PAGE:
combined estimate, does not exceed the requirement in a
monograph, upper and lower confidence limits are taken
1
/2Lc above and below M, to obtain approximately a 95%
confidence interval.
Where the variation in the assayed potency between the
h independent determinations, as tested by M2, approaches
or exceeds P = 0.05, the several estimates are assigned
semi-weights w. From the weight w, compute the variance
of each M as
V = 1/w = L2/4t2

(44)

Calculate the variance of the heterogeneity between assays


as
v = M2 (M2/h)/(h 1) v/h

(45)

or if h = 2,
v = (M1 M2)2/2 (V1 + V2)/2

(46)

Where V varies so markedly that v calculated as above is a


negative number, compute instead an approximate v by

Official from May 1, 2012


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Accessed from 128.83.63.20 by nEwp0rt1 on Thu Dec 01 22:04:58 EST 2011

116 111 Design and Analysis of Biological Assays / Biological Tests


omitting the term following the minus sign in Equations 45
and 46. A semi-weight is defined as
w = 1/(V + v)

GLOSSARY

(47)

Substitute w and w for w and w in Equation 41 to obtain the semi-weighted mean M. This falls near the middle
of a confidence interval of approximate length Lc, where
Lc2 = 4t2/w

(48)

and t2 from Table 9 has N degrees of freedom.


Where M2 in Equation 39, from h = 4 or more estimates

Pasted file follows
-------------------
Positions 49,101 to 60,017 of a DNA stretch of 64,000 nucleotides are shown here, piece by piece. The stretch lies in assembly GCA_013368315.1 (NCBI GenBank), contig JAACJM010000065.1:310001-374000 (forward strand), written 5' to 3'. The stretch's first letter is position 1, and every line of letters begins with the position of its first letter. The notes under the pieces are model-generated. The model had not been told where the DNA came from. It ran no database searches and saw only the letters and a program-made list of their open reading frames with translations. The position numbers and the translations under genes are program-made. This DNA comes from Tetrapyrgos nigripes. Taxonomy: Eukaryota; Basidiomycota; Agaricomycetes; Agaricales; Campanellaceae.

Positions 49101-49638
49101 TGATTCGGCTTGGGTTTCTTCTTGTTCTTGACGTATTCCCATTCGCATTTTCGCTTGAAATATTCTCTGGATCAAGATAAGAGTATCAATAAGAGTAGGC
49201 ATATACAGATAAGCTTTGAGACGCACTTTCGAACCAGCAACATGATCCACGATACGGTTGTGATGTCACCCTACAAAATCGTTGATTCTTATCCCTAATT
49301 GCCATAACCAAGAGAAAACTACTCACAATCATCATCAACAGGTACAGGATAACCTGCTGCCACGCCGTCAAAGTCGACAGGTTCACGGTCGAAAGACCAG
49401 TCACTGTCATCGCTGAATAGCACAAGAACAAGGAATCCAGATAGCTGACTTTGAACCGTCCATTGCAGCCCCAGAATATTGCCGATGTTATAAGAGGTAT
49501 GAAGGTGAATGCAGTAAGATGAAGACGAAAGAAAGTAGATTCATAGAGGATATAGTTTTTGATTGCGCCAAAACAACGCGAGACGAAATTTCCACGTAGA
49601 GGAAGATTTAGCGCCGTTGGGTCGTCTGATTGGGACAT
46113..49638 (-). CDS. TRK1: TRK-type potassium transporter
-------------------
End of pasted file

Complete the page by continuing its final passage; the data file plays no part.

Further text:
of M, exceeds the critical level in Table 9 by more than
50%, and the weights w differ by less than 30%, the h
estimates of M may be checked for a suspected outlier with
Table 1. Where significant, the outlying M may be omitted
in computing M with w.
Where the potency of a drug is determined repeatedly in
a given laboratory by the same bioassay method, successive
determinations of both the slope b and the error variance s2
may scatter randomly within the sampling error about a
common value for each parameter. Plotting estimates from
successive assays on a quality control chart for each statistic
and computing the midvalue and control limits defining the
allowable random variation make it possible to check continuously the consistency of an assay technique. Where estimates of b and s2 from a single assay fall within the control
limits, they may be replaced by their laboratory means. Reject any assay in which these statistics fall outside the control limits, or accept it only after close scrutiny with respect
to its validity.

Joint Assay of Several Preparations


Each monograph describes the assay of a single Unknown